Meet Pablo Pantaleoni, chief digital officer at hybrid mental health provider LifeStance Health

The company’s hybrid model is “about meeting people where they are,” Pantaleoni said.
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Pablo Pantaleoni

· 4 min read

At the height of the pandemic, demand for mental health services skyrocketed, and companies offering virtual behavioral health services saw an influx of new customers.

One such company was LifeStance Health, founded in 2017, which saw its valuation catapult during Covid-19: In 2021, the hybrid mental health provider went public with a $7.5 billion valuation. Today, the company’s market cap is $2.2 billion, and it operates around 600 clinics in 33 states and employs approximately 6,100 clinicians.

In its most recent earnings announcement on November 8, LifeStance reported $262.9 million in revenue for Q3 2023—a 21% increase over the same quarter last year—and a net loss of $61.6 million.

In the early pandemic days, LifeStance named Pablo Pantaleoni as chief digital officer, and tasked him with overseeing the company’s tech teams. Pantaleoni told Healthcare Brew that his goal is to leverage tech to improve access to mental health care.

“In the past, I’ve seen technology teams that are not so close to patients and clinicians,” he said. “Everybody on my team, they go and see clinicians, they chat with clinicians and with patients, and I think that helps us to […] make sure that we’re solving real problems, not just things that we think can help.”

A hybrid care model

LifeStance offers a hybrid care model, meaning patients can choose to see providers virtually or in person, or they can arrange a combination of both. Pantaleoni said this business model has been very successful during and after the pandemic.

“It’s about meeting people where they are,” he said.

A hybrid model has been shown to improve access to mental health care and shorten wait times for patients seeking care, particularly in rural areas, according to a 2019 study.

Pantaleoni said he believes the hybrid model will continue to see success beyond this post-pandemic era.

“There are a lot of assumptions now that, after Covid, everybody wants to go online,” he said. “What we’re seeing is a lot of people want to see clinicians in person. Having the optionality to jump from one channel to the other, I think that’s what is unique.”

Goals and priorities

Over the last six years, LifeStance has completed close to 100 acquisitions of behavioral health practices across the US.

“Acquisitions were absolutely crucial to building scale in LifeStance’s early years,” LifeStance CEO Ken Burdick told Behavioral Health Business. “But with a broad footprint now in place across 34 states, we are hyperfocused on the organic growth opportunity in this massive market.”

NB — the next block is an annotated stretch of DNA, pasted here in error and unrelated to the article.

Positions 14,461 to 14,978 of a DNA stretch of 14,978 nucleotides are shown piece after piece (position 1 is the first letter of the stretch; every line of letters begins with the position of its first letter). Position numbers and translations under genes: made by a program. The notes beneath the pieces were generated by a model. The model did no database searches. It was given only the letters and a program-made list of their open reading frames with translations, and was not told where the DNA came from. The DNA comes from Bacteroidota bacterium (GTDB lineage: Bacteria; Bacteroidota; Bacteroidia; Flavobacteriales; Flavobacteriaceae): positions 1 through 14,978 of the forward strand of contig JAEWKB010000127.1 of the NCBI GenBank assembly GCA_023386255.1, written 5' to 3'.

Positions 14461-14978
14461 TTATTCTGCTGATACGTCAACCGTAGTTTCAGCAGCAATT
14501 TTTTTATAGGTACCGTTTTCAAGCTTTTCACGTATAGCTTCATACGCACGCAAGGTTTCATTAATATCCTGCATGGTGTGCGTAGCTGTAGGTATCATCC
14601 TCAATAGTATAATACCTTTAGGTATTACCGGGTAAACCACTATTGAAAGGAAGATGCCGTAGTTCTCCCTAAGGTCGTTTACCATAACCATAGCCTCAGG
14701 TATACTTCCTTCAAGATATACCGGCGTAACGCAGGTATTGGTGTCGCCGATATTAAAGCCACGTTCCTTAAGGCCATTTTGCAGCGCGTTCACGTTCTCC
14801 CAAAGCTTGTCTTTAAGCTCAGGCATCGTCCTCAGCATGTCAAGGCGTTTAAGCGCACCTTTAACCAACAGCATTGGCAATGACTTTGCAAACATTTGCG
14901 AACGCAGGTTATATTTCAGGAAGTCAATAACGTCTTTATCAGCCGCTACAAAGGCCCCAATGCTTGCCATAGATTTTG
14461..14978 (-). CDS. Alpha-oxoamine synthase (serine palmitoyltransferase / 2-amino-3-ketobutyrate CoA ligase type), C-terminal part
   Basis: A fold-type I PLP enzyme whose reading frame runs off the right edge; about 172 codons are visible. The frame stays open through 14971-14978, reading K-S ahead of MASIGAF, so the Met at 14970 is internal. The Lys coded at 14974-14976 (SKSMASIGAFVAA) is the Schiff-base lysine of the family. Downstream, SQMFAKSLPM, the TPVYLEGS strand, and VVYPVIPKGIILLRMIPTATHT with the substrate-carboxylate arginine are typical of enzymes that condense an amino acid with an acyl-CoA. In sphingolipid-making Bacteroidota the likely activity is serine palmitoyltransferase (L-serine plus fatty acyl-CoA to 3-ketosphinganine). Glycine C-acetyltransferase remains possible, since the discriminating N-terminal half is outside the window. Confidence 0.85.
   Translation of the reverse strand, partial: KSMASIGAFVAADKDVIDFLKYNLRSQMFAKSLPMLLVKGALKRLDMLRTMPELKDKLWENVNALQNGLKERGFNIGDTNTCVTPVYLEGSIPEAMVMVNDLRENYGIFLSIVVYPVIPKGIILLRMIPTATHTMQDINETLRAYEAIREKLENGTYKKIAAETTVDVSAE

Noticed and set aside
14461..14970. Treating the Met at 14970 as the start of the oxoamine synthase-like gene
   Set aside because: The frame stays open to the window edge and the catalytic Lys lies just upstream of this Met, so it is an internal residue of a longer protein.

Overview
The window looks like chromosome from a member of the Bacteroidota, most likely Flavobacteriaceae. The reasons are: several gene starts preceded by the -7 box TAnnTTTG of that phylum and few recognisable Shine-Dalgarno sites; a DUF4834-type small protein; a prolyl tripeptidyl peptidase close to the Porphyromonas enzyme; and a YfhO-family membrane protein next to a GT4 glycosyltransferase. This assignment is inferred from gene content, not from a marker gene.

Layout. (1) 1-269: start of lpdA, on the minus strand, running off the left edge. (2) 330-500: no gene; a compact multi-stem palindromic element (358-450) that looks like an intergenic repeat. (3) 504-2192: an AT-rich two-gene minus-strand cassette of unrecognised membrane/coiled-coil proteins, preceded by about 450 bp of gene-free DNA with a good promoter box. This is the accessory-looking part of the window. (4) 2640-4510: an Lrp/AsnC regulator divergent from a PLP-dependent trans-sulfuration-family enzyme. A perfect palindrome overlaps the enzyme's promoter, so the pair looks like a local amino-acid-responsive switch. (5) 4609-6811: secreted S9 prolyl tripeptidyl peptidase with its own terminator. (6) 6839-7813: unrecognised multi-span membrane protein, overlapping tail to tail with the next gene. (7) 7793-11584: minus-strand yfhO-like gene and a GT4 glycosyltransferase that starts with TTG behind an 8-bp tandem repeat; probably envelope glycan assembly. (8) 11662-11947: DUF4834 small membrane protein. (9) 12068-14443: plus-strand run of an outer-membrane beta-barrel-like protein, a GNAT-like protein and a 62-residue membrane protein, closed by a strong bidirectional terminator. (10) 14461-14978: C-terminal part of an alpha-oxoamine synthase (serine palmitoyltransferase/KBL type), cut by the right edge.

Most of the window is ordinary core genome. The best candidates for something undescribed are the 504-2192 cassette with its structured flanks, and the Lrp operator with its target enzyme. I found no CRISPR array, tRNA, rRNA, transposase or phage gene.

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The acquisitions led the entire company to start using a lot of disparate technology, Pantaleoni said. One of his top priorities as head of tech is combining and simplifying these technologies, such as the electronic health record (EHR).

So far, it’s gone pretty well, Pantaleoni said. LifeStance co-founder, president, and COO Danish Qureshi said in an August earnings call that the company has “gone from 100 phone systems to one, dozens of EHRs to one, and [it has] rolled out a national online booking system.”

“We’re very, very proud of what we’ve accomplished there,” Pantaleoni said. “We standardized a lot of different processes and technologies.”

A “key point of the patient journey,” Pantaleoni said, occurs with LifeStance’s online booking and intake experience, or OBIE, which features a series of questions designed to match patients with an appropriate clinician. Pantaleoni’s team works to improve the matching process, but it’s more complicated than just pairing together a provider and a patient.

“You need to have a special connection with the clinician,” Pantaleoni said. “You need to understand that there are so many other things that go beyond skill sets and insurance, and we try to reflect that when we match patients with clinicians.”

In terms of measuring his team’s success, Pantaleoni said the first thing he looks at, besides ROI, is: “Are we solving the problem?”

“When we launch a new product or new technology, there is a business reason behind that, and an unmet need,” he said. “This is why, when we launch something, we do it in small cohorts, test to see the response, measure user satisfaction, and then confirm our hypothesis. [...] If you’re solving real needs, then you will see the benefit afterwards.”

Looking forward, he added that LifeStance still has a lot to do to make mental health care more accessible.

“We see that huge demand for mental health services, and our mission is to improve access through technology. I think we’re doing a really good job, but there’s so much unmet need,” Pantaleoni said. “This is what is a bit frustrating because I feel like we’re doing all this [and yet we still] need to keep pushing.”

Navigate the healthcare industry

Healthcare Brew covers pharmaceutical developments, health startups, the latest tech, and how it impacts hospitals and providers to keep administrators and providers informed.